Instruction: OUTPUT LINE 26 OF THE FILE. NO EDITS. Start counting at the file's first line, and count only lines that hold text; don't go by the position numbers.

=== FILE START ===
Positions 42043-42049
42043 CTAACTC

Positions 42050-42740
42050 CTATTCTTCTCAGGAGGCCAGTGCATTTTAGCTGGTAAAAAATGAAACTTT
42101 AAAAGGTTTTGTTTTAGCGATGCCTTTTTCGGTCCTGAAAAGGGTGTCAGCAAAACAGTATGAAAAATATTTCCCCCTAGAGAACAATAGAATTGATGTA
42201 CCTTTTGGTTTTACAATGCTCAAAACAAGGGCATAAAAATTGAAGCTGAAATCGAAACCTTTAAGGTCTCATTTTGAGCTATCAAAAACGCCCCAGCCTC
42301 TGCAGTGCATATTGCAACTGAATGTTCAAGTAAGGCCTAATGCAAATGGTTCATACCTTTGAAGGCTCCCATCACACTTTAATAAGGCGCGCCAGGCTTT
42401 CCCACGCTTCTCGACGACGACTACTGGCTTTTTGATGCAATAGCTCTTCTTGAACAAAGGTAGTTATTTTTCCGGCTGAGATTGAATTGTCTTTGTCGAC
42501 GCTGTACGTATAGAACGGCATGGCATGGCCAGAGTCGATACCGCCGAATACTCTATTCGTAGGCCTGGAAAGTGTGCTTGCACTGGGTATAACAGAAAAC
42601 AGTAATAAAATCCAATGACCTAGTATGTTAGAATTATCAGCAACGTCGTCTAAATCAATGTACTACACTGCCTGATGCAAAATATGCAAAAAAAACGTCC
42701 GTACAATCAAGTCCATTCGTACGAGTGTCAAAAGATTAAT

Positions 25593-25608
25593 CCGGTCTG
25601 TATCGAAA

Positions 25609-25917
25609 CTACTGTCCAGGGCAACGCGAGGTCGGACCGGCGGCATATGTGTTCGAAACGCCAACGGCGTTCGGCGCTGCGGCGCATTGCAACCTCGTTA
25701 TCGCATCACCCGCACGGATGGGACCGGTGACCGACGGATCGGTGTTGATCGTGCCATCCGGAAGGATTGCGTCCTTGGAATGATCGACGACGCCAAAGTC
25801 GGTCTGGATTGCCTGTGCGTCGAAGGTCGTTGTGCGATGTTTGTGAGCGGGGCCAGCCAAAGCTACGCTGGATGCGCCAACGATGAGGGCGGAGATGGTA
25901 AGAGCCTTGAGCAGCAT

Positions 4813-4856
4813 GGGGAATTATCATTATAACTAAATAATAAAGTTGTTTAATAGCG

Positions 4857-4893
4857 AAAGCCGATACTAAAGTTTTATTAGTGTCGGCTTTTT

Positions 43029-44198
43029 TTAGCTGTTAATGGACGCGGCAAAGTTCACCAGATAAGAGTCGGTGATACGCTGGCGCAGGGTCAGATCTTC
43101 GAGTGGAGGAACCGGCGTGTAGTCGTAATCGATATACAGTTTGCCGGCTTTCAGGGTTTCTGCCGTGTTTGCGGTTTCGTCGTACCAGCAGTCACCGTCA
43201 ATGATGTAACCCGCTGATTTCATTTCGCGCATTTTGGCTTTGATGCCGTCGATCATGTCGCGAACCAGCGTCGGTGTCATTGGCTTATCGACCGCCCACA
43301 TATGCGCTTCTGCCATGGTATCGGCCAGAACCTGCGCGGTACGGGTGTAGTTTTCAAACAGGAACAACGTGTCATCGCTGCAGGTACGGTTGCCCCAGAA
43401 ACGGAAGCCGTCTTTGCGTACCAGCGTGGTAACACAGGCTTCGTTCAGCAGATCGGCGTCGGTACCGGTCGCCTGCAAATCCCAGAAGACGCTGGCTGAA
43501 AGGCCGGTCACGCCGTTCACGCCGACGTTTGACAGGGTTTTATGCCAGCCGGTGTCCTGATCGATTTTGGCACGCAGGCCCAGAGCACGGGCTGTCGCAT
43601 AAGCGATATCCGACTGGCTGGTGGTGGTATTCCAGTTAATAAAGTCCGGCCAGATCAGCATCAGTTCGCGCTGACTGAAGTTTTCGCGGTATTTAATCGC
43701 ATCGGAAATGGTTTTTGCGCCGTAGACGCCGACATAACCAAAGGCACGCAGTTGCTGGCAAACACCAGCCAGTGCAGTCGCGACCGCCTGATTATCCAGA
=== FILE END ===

43101 GAGTGGAGGAACCGGCGTGTAGTCGTAATCGATATACAGTTTGCCGGCTTTCAGGGTTTCTGCCGTGTTTGCGGTTTCGTCGTACCAGCAGTCACCGTCA